Based on our consulting work and the robust data we have collected through the years, and recognizing that telework in the Covid-19 world is different, we are sharing eight tips for managers and employees on how to make telework effective for themselves and their teams.
The culture profiles generated provide a clear picture of where potential gaps exist and where best practices are evident. This data collection allows for input from employees in the respective organizations and involves them in the culture integration process. Everyone can quickly and easily become aware of the potential areas of clash and turn that awareness into specific plans for closing the gaps.
Some organizations are more experienced when it comes to managing employees who work remotely and have developed a culture based on the underlying belief that work can and does get done outside of the physical walls of the business. Others are now forced to adapt to the new face of telework. We strongly believe that the current realities are an opportunity to take important steps towards teleworking effectively and perhaps just as important, to develop a new level of agility and creativity in your organization. And in the process, you just might kickstart a cultural shift that makes the organization more adaptive to future unforeseen challenges.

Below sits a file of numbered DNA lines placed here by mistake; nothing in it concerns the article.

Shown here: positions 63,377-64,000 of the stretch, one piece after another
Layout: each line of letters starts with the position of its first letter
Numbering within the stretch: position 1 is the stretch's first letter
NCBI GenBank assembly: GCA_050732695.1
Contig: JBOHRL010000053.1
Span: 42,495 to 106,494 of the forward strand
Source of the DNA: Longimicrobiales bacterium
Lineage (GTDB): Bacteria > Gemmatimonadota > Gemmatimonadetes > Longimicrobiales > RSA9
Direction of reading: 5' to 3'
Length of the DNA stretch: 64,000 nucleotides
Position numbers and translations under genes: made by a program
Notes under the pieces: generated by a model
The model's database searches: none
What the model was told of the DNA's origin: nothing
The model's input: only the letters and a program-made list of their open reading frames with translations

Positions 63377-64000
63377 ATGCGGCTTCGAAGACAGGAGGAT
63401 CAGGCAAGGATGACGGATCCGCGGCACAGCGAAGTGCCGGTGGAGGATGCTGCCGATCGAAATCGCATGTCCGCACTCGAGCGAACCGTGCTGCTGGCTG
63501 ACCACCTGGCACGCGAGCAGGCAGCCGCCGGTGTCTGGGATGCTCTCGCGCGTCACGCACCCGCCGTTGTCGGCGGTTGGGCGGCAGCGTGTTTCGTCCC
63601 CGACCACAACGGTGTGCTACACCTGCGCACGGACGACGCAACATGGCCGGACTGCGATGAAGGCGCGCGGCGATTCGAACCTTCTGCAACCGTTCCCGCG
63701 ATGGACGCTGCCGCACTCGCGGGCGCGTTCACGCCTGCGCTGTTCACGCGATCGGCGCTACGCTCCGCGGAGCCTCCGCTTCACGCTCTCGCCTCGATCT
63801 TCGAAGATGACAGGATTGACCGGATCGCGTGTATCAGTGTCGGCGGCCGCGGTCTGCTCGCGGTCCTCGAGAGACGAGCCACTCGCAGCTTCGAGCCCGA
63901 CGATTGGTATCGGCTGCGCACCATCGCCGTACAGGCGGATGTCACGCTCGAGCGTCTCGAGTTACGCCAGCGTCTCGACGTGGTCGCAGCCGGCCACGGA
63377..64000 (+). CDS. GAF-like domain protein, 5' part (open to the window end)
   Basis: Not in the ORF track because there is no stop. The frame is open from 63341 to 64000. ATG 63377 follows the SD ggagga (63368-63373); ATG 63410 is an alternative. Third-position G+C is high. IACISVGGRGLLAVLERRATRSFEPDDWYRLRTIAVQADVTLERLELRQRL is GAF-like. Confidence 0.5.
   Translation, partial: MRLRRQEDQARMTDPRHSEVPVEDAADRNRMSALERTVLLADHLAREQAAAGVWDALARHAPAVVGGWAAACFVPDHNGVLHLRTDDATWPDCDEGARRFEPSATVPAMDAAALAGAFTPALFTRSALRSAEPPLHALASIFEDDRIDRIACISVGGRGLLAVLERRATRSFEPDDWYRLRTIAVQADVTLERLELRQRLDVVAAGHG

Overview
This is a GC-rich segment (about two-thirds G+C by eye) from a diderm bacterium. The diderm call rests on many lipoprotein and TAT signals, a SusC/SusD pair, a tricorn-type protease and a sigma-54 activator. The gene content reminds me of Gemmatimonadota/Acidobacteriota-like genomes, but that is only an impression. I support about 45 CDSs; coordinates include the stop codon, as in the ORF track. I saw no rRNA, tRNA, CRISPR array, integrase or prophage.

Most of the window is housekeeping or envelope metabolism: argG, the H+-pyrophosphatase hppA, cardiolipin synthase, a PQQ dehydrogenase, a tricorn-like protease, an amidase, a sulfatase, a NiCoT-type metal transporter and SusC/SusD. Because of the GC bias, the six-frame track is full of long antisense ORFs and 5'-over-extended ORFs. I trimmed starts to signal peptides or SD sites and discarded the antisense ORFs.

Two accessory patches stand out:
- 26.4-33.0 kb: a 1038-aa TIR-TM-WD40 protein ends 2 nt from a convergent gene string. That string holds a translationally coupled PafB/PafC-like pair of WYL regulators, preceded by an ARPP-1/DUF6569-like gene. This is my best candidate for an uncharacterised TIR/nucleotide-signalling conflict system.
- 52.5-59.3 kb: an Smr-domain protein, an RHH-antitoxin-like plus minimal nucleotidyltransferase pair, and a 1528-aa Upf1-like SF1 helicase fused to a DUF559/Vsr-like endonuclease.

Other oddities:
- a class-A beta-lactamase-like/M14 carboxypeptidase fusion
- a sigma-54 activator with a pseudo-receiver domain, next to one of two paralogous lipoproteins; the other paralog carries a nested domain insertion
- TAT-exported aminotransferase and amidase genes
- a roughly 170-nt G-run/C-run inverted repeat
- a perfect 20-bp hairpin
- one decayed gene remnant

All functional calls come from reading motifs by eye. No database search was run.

“Like it or not, we are all in this together! It will take everyone’s efforts, all around the world, to work our way through this crisis and to build a new and better world on the other side of this challenge.”
Dan Denison, March 2020 (Stakeholder Message)